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[deleted] t1_j63t5ci wrote



RedditOR74 t1_j64bpq3 wrote

>This is such a cool thing. I can only hope the US can create infrastructure like this in my lifetime

There is not much of a chance. DFW is 75 miles across east to west and that is just the heavily developed portion. US cities incorporate much more private housing and as such have a much larger footprint. As much as efficiency is a goal, not many of us want to give up a home and private residence in lieu of an apartment. There are some, but definitely not the majority.


King-of-Mars t1_j64wzg6 wrote

it's very doable, suburban sprawl costs local governments more to upkeep than it would to develop more dense housing. Just think of all the needless tarmac and intersections and carparks that need to be continually maintained. Not from the US but from what I understand, many, many young people over there want to live in apartments which are in mixed urban centres. There is a reason why they are so expensive right now.. The problem is lack of zoning for mixed low rise, and commercial. You don't need to drive 75 miles across the city if your work, shops, bars etc are a mile away. If zoning was changed, with improvements to public transport and road design (less lanes, no stroads, more pedestrianisation etc) US cities could change in a couple of decades.


alc4pwned t1_j64htpk wrote

Not to mention the fact that, unlike most of the US, the Netherlands is extremely flat and has a pretty mild climate.


Fetty_is_the_best t1_j64t38b wrote

California has a dozen cities just like that, aside from SF which is hilly (amazing climate though.) California’s three largest cities have some of the best weather in the US and all of them are mostly flat in the densest areas. They would be perfect.


CityHawk17 t1_j651vbm wrote

Ok, and the other 49 states? Lol we are not just California.


Fetty_is_the_best t1_j653wwy wrote

Uh, the US is massive so these types of things are generally state issues, not national ones. Urban California and rural Mississippi have very different needs. Having a national pro-biking policy would never work. Heck, this is more of a city issue than a state one to be honest. I never stated this is a national thing. Some places will never have proper biking infrastructure by default.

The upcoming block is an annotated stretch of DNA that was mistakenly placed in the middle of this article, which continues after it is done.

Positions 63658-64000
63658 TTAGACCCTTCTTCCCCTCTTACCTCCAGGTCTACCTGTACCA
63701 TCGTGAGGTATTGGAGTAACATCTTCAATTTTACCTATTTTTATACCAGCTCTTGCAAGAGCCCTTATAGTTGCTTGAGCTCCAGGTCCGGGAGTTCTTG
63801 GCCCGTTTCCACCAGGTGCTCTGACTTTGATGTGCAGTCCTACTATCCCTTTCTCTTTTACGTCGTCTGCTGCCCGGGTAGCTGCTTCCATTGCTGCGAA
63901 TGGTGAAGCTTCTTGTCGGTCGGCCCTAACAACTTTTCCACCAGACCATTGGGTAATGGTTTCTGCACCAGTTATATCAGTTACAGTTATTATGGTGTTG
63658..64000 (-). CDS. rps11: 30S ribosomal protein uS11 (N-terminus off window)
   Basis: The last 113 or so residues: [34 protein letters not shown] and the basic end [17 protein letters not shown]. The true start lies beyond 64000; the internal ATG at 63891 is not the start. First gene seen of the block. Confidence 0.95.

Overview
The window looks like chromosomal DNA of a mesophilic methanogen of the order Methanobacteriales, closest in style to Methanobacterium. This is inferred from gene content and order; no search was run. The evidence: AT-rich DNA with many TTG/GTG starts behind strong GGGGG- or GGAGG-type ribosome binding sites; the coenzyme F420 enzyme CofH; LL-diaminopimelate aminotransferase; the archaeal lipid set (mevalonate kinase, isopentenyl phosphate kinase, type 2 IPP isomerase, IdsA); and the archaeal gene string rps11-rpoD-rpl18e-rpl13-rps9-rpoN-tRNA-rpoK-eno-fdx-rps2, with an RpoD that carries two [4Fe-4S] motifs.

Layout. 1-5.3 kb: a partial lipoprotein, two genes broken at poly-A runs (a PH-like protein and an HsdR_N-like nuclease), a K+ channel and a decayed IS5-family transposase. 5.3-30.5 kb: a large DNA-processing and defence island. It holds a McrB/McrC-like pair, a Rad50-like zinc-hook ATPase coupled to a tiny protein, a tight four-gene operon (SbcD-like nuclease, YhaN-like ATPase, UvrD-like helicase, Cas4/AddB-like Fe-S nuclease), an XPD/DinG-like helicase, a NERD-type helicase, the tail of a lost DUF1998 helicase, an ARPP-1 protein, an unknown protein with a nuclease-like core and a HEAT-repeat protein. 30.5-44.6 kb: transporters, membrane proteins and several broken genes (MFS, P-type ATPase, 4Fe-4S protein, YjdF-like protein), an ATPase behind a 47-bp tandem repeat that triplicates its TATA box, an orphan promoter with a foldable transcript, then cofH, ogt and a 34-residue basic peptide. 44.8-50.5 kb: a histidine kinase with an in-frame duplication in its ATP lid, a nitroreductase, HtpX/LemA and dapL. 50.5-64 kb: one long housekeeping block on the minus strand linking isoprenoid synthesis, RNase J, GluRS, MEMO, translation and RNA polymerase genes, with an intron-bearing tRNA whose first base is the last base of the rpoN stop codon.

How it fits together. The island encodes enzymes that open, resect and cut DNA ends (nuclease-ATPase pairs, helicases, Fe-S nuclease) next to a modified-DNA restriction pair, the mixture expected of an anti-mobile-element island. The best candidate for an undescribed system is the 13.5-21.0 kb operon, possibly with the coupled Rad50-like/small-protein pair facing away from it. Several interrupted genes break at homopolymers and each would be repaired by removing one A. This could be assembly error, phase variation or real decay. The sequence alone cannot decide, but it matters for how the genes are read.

CityHawk17 t1_j654w6r wrote

So, original comment mentioned the "US".

You narrowed it down to California for your point, but now it's the entire US? Well which is it? I'm confused.

I can tell you this would never work country wide. Hence my comment. In some states, maybe. Not as a country though. Too big. Basically, pick the big cities that stay warm, those are potentially your only options.


Fetty_is_the_best t1_j656owz wrote

I merely used California as an example of where biking could work . I’m aware that in much of the US it wouldn’t work. Biking will never be a viable form of transportation in low density/low population areas. But in regions where a huge percentage of the US lives, it absolutely would work. Your last paragraph is my point, we are in agreement. I think rather than just looking at the US as a whole, individual regions should be the focus for these kinds of things.


CityHawk17 t1_j65dkq1 wrote

>Your last paragraph is my point, we are in agreement.

Absolutely! Sorry for my confusion.


DeTrotseTuinkabouter t1_j686xle wrote

The fact that California hasn't done it goes to show that it's not just a matter of climate.

For a lot of the other States better bike infrastructure and public transport are possible too I reckon. Especially with the popularity of e-bikes.


Reddit-runner t1_j658bn7 wrote

Then tell me why Finland has amazing bike infrastructure even close to the Arctic circle?

And it's well used all year round!


Graega t1_j648xz6 wrote